Gores v. Rosenthal

Decision Date28 March 1961
Citation148 Conn. 218,169 A.2d 639
CourtConnecticut Supreme Court
PartiesLandis GORES v. Richard L. ROSENTHAL. Supreme Court of Errors of Connecticut

David S. Maclay, Bridgeport, for appellant (plaintiff).

Francis J. McNamara, Jr., Stamford, Conn., with whom, on the brief, were Walter B. Lockwood and Clifford R. Oviatt, Jr., Stamford, for appellee (defendant).

Before BALDWIN, C. J., and KING, MURPHY, MELLITZ and SHEA, JJ.

SHEA, Associate Justice.

In his complaint, the plaintiff alleged that on or about March 26, 1953, the defendant requested the plaintiff to perform certain architectural work, that the plaintiff rendered the services, and that the defendant has failed to pay for them although requested so to do. After some intermediate pleadings, the defendant filed an amended answer in which he denied the truth of the matters contained in the complaint. He also filed a counterclaim asserting that the only contract in existence between the parties waws in writing, that it was dated October 23, 1952, and that it contained a clause providing that any controversy or claim arising out of or related to the contract should be settled by arbitration. In the counterclaim, he requested the court to order the parties to proceed with arbitration under the written contract and to stay the action pending the arbitration. The plaintiff filed a motion to expunge the counterclaim. The motion was denied. Thereafter, on March 20, 1959, the plaintiff filed a reply admitting the execution of a written contract on October 23, 1952, but denying that it had any relevance to the action.

On March 25, 1959, the plaintiff instituted in the Superior Court a new and independent proceeding requesting an order directing the defendant to proceed with arbitration of the plaintiff's claim for a balance due by reason of services rendered before April, 1953, under the written contract of October 23, 1952. In the new proceeding, the defendant, by his answer, asserted that he was willing to arbitrate and requested the court to enter an order directing arbitration of any controversy or claim arising out of or relating to the contract or any breach thereof. At the same time, acting under General Statutes § 52-409, he filed, in the present action, a motion to stay the proceedings, claiming, in effect, that the question whether the services rendered after April 1, 1953, were under the 1952 written contract was an issue common to both cases and that all further proceedings in the present action should be stayed until the claim under the written contract was arbitrated. The court granted the motion pending the determination of the proceedings in the second case. The decision was based upon § 52-409 and the inherent power of the court to regulate proceedings before it. The plaintiff has appealed from the order. He also claims that the court erred in denying the motion to expunge the counterclaim.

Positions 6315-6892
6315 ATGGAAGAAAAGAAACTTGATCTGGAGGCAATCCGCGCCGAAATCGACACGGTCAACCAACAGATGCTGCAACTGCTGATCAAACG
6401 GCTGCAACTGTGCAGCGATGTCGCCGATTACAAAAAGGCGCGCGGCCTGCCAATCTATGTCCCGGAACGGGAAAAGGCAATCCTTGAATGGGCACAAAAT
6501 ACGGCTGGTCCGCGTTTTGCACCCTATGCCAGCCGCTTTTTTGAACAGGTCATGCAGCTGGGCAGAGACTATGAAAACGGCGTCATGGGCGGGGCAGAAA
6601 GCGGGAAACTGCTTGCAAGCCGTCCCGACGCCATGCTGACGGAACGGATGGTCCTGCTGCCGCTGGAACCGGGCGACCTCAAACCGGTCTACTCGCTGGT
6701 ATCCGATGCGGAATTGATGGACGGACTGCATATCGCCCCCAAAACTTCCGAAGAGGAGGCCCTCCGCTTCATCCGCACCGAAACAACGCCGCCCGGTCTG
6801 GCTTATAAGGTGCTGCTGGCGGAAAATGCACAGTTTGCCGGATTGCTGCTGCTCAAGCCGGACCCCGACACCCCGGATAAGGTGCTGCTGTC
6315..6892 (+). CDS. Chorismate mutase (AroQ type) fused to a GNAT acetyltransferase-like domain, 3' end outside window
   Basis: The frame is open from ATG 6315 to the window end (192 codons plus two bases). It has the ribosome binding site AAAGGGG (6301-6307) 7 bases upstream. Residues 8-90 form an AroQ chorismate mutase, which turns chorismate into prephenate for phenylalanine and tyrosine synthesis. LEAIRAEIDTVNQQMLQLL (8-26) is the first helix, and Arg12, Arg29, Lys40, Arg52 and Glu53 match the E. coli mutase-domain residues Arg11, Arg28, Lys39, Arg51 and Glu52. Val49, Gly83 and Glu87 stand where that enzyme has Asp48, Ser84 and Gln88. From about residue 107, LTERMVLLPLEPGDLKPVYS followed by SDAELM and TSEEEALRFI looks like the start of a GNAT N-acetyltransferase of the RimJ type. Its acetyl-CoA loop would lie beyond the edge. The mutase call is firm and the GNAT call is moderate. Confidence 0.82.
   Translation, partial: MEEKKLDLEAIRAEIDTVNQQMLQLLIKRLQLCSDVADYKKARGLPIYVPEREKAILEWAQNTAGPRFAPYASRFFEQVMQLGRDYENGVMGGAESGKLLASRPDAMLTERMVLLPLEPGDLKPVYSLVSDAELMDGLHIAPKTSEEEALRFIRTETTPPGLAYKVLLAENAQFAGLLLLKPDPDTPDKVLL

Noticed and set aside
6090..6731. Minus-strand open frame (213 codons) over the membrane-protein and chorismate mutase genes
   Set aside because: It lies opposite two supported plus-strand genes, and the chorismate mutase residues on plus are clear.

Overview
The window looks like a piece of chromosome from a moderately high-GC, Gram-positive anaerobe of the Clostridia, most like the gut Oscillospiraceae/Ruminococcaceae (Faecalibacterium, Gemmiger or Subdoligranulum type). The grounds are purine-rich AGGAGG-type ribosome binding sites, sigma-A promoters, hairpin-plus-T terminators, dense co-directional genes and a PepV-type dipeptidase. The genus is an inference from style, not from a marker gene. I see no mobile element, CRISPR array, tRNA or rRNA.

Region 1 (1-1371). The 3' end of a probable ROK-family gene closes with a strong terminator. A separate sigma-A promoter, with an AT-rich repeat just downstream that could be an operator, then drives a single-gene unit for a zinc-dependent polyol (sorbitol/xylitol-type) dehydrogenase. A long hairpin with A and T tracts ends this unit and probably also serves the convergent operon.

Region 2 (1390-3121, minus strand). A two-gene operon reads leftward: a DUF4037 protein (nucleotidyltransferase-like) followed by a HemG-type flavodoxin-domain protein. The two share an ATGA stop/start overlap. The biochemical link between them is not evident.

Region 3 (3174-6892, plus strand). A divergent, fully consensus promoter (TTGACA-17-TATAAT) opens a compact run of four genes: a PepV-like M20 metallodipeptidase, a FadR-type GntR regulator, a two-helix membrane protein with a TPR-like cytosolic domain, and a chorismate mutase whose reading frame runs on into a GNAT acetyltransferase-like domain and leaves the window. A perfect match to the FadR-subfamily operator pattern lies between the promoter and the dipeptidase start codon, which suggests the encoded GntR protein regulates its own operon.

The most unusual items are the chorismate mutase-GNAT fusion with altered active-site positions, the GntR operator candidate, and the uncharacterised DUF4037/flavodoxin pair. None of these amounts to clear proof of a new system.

In this court, the defendant filed a motion to dismiss the appeal on the ground that the stay was not a final judgment from which an appeal could be taken. We denied the motion without memorandum. The basis for our denial was that the motion presented a substantial question which could more properly be determined in connection with our consideration of the record on the appeal. We are now satisfied that the granting of the stay was not an appealable decision. Lack of jurisdiction to hear an appeal requires its dismissal whenever and however the defect comes to our attention. Gimbel v. Gimbel, 147 Conn. 561, 566, 163 A.2d 451; Bardes v. Zoning Board, 141 Conn. 317, 318, 106 A.2d 160; Willard v. Town of West Hartford, 135 Conn. 303, 306, 63 A.2d 847.